# Vector function going to zero faster than the norm of its variable uniformly in time

I need to find some conditions on a function $$h:\mathbb{R}^+\times \mathbb{R}^n\rightarrow\mathbb{R}^n$$ to ensure that it goes, in norm, to zero faster than $$\|z\|$$ uniformly in time, i.e. $$\lim_{\|z\|\to 0}\sup_{t\geq 0}\frac{\|h(t,z)\|}{\|z\|}=0.$$

I know that for any fixed time $$t\in\mathbb{R}^+$$ the limit goes to zero, but in general this convergence is not uniform in time.

My function $$h$$ has even the property that $$h(t,0)=0$$ for any $$t\in\mathbb{R}^+$$. Therefore the first property I thought for $$h$$ in order to satisfy this condition is that it is so that $$\|h(t,x)\|\leq \|x\|^p$$ where $$p>1$$, which however does not give me relevant information about it.

Do you suggest other possible conditions to ensure this kind of behaviour?

If it might help, I need this condition in order to define the linearization of a non-autonomous dynamical system, where $$h(t,z)$$ is the nonlinear part of my ODE.

• Do you know about moduli of continuity? Maybe they're what you're looking for. en.wikipedia.org/wiki/Modulus_of_continuity Mar 27, 2021 at 9:16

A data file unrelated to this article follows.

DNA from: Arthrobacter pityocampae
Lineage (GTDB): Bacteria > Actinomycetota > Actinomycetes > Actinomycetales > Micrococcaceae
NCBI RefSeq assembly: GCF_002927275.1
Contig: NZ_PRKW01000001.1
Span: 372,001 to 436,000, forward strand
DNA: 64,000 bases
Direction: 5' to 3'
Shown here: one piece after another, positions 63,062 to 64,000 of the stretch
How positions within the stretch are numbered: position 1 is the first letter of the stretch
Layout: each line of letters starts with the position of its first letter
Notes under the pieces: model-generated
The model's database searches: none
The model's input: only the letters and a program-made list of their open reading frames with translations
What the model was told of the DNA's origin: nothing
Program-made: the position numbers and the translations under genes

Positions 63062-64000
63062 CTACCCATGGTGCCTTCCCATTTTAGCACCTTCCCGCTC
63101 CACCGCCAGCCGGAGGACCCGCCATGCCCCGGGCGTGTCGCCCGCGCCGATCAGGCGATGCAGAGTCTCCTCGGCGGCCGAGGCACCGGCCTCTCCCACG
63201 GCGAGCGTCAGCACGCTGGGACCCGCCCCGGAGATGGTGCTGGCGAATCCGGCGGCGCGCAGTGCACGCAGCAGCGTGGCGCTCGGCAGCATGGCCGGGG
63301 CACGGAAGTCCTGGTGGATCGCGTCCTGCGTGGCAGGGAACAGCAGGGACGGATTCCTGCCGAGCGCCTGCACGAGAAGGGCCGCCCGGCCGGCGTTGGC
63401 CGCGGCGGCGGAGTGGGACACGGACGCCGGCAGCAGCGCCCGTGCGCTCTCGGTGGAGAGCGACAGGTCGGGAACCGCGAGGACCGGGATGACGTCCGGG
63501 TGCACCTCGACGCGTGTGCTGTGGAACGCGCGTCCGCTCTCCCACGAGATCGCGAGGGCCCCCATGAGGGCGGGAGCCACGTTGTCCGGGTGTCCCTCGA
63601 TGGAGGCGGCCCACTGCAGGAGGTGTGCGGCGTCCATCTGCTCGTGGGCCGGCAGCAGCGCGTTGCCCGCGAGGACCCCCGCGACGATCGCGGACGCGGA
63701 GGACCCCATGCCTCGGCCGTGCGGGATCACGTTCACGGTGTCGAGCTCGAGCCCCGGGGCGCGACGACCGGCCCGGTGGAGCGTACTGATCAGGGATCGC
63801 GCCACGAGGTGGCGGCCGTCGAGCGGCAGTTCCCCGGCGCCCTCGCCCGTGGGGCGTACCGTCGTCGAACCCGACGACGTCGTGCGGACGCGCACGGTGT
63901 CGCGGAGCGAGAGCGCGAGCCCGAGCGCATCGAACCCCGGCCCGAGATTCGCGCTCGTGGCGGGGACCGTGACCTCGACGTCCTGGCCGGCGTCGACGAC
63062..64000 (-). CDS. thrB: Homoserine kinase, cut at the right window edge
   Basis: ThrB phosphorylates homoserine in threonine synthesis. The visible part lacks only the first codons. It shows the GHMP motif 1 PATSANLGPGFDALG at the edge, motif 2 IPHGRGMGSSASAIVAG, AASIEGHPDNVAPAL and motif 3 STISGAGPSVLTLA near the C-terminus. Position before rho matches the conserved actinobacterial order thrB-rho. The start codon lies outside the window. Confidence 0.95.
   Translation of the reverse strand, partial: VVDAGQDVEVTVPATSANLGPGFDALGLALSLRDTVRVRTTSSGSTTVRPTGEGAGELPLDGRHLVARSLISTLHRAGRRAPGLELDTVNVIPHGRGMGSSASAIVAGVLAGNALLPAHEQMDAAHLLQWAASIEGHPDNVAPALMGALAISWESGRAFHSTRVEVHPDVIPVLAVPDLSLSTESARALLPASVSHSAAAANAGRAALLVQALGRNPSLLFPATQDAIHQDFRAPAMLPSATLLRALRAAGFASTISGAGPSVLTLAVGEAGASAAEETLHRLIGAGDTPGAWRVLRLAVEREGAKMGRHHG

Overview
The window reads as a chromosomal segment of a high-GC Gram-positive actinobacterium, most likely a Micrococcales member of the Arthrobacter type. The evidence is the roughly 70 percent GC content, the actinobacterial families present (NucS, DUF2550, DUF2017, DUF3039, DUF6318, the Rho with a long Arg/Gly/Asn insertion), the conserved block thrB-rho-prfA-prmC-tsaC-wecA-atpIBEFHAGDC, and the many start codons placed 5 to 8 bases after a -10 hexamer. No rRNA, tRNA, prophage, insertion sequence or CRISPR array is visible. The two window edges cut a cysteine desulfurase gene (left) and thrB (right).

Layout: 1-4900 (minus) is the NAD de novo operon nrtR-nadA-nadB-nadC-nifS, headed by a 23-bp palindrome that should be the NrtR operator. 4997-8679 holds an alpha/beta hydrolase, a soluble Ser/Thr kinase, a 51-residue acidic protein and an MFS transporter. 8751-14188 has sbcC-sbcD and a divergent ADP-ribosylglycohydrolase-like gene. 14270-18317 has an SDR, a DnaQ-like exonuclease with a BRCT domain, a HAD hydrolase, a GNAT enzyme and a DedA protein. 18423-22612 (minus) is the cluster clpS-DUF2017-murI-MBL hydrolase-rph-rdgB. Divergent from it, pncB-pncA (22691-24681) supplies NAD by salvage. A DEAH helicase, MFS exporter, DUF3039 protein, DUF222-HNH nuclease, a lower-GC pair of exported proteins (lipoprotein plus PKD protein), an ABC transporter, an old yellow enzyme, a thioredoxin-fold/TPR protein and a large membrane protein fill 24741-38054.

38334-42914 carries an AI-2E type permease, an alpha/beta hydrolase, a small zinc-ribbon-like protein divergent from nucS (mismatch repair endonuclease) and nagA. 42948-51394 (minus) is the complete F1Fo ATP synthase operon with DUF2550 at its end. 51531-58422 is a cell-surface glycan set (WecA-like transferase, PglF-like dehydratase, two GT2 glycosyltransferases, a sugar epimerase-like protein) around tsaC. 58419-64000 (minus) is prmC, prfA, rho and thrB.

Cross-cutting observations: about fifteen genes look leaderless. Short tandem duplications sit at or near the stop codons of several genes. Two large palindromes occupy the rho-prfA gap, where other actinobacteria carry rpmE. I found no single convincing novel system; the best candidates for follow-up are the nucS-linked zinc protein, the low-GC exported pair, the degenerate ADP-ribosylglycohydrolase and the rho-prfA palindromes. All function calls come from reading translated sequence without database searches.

• Thank you, I knew about uniform continuity and the modulus, but I did not think about it to solve my problem Mar 30, 2021 at 8:33

There is a function $$F\colon\mathbb R^n\to\mathbb R_+$$ satisfying $$F(0)=0$$ and $$F'(0)=0$$ such that $$\lVert h(t,z)\rVert\le F(z)$$ for all $$t\ge0$$ and all $$z$$ in a neighborhood $$U\subseteq\mathbb R^n$$ of $$0$$.
(Indeed, if your property is satisfied, then $$F(z)=\min\{1,\sup_{t\ge0}\lVert h(t,z)\rVert\}$$ is such a function with the set $$U=\{z\in\mathbb R^n:F(z)<1\}$$ (which is a neighborhood of $$0$$ by the mere definition of the limit). Conversely, given such a pair $$(F,U)$$, there holds $$0\le\sup_{t\ge0}\frac{\lVert h(t,z)\rVert}{\lVert z\rVert}\le\underbrace{\frac{\lVert F(z)\rVert}{\lVert z\rVert}}_{\to0\quad\text{as z\to0}}\quad\text{for all t\ge0, z\in U,}$$ and so the middle term tends to $$0$$ as $$z\to0$$.)
The choices $$F(z)=C\lVert z\rVert^p$$ are of course the simplest examples of such functions as you observed. You can do finer choices like $$F(z)=f(\lVert z\rVert)$$ with $$f(0)=f'(0)=0$$. However, as proved above, you cannot do much better, in principle.